For its match coverage, Fox planned to ingest 20 HD-SDI feeds and two UHD-HDR feeds per match, which was expected to create one petabyte of content over the entire tournament. A new live production workflow had to be created so that the production team in Los Angeles could edit and deliver content within seconds of live action for playback of match highlights during the halftime show and other bridge programmes. Due to the quick live turnaround, the team in Los Angeles needed to edit while the matches were ongoing; waiting for transfers to be complete before editing was not an option. The operation needed to be within seconds of the live action to meet audiences’ expectations for live viewing.

Aspera’s FASPStream technology allowed the Fox production team to transfer files from Russia securely and reliably over commodity internet networks for editing, while Telestream Lightspeed Live Capture provided baseband encoding of real time HD and UHD into production-grade video file formats. Editing, transcoding, packaging and other downstream workflows were able to start immediately, significantly shortening the production cycle and increasing the value of the produced content, delivering it to the audience when they wanted it.

The new workflow also eliminated the need for baseband routing and utilisation in Los Angeles by delivering professional production file formats directly to the edit, archive and playout system. It also avoided tying up costly point-to-point backhaul systems such as direct fibre and dedicated satellite links, instead offering continuous bi-directional availability throughout the event via standard internet data connections.

Together, the solutions enabled a large scale, live contribution and production workflow never before possible and drastically reduced production costs. Fox Sports estimated that the new workflow reduced the relocation of production and editorial staff on-site by up to 75 people during the four-week tournament.

Serving up quality in Australia

Switzerland-based Sportradar collects and analyses sports data and digital content such as live results and statistics, and offers whitelabel digital sports content for bookmakers, sports federations, and media companies. In addition to more than 60 league and federation partnerships worldwide, exclusive agreements with big-name organisations like the NBA, NHL, International Tennis Federation, and NASCAR, and clients that include Turner Sports, Twitter and Facebook, Sportrader also has a live streaming service for online and brick-and-mortar bookmakers that provides exclusive content for nearly 40,000 live events annually. The company works with various rights holders and production companies each year to produce wide-ranging event coverage.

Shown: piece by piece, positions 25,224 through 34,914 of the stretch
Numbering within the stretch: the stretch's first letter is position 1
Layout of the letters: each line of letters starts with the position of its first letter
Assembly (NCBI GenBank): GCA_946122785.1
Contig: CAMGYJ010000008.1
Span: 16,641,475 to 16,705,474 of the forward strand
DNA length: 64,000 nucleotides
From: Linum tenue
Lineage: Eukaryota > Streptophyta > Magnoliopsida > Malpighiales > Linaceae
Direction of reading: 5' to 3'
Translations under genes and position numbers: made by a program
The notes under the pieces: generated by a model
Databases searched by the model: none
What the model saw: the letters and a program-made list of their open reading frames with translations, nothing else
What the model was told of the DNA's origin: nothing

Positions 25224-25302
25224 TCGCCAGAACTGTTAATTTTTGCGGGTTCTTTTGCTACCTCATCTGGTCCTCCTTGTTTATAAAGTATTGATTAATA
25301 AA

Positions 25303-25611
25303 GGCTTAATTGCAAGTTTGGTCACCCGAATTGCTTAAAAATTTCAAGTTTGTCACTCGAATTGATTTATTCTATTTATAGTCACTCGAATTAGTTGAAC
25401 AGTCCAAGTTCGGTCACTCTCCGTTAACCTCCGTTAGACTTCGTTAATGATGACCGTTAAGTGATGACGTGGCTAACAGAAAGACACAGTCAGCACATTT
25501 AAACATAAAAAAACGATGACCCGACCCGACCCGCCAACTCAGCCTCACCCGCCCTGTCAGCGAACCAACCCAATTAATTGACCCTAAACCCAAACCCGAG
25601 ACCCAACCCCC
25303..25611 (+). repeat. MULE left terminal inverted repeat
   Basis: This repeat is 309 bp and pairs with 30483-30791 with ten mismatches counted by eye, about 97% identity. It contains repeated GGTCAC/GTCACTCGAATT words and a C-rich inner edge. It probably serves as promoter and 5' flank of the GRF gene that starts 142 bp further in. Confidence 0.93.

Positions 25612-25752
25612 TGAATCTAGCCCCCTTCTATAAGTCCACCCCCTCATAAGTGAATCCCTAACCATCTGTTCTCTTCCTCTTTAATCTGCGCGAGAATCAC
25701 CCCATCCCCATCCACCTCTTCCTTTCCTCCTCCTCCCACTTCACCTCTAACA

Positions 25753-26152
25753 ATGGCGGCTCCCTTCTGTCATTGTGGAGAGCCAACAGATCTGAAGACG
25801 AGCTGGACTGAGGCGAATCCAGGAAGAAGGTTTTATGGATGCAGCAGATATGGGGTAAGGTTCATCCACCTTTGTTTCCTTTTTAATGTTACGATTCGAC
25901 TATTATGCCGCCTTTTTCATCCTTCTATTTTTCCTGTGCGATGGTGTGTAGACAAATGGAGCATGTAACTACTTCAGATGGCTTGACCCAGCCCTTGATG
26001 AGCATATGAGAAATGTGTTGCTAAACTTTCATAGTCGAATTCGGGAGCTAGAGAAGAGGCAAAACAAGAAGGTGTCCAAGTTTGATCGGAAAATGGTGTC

In January 2018, Sportradar needed to stream live video from Australia’s preeminent tennis event and deliver broadcast quality digital content to media organisations throughout Europe in real time. The solution must overcome traditional latency and packet loss issues, while ensuring fast and reliable encrypted live video transmission.

By integrating Aspera FASPStream into its existing workflows, Sportradar was able to fully utilise bandwidth glitch-free and with negligible latency, regardless of distance or network conditions. The solution delivered multiple encrypted and error-free, high bitrate streams simultaneously over the 14 day event. The solution’s multicast handling, contribution monitoring and low latency delivered coverage from the main tournament’s 409 matches, 805 matches in total, over the entire event.

Cheers over jeers

Successful live streaming business models must start with contribution, the ability for content owners, rights holders and broadcasters to acquire content in near real time, securely and reliably. Only then can features like in-app vignettes, real time interactivity and more, become feasible.

Economics are, of course, always a factor. It’s not enough to quickly and reliably move live content where it needs to go, the infrastructure and system that delivers it must be cost effective. Making high quality remote production and live event streaming coverage practical and economically viable is extraordinarily exciting. It will further democratise content, opening the door not only to more streaming global programming but also to more niche and specialised content finding an audience.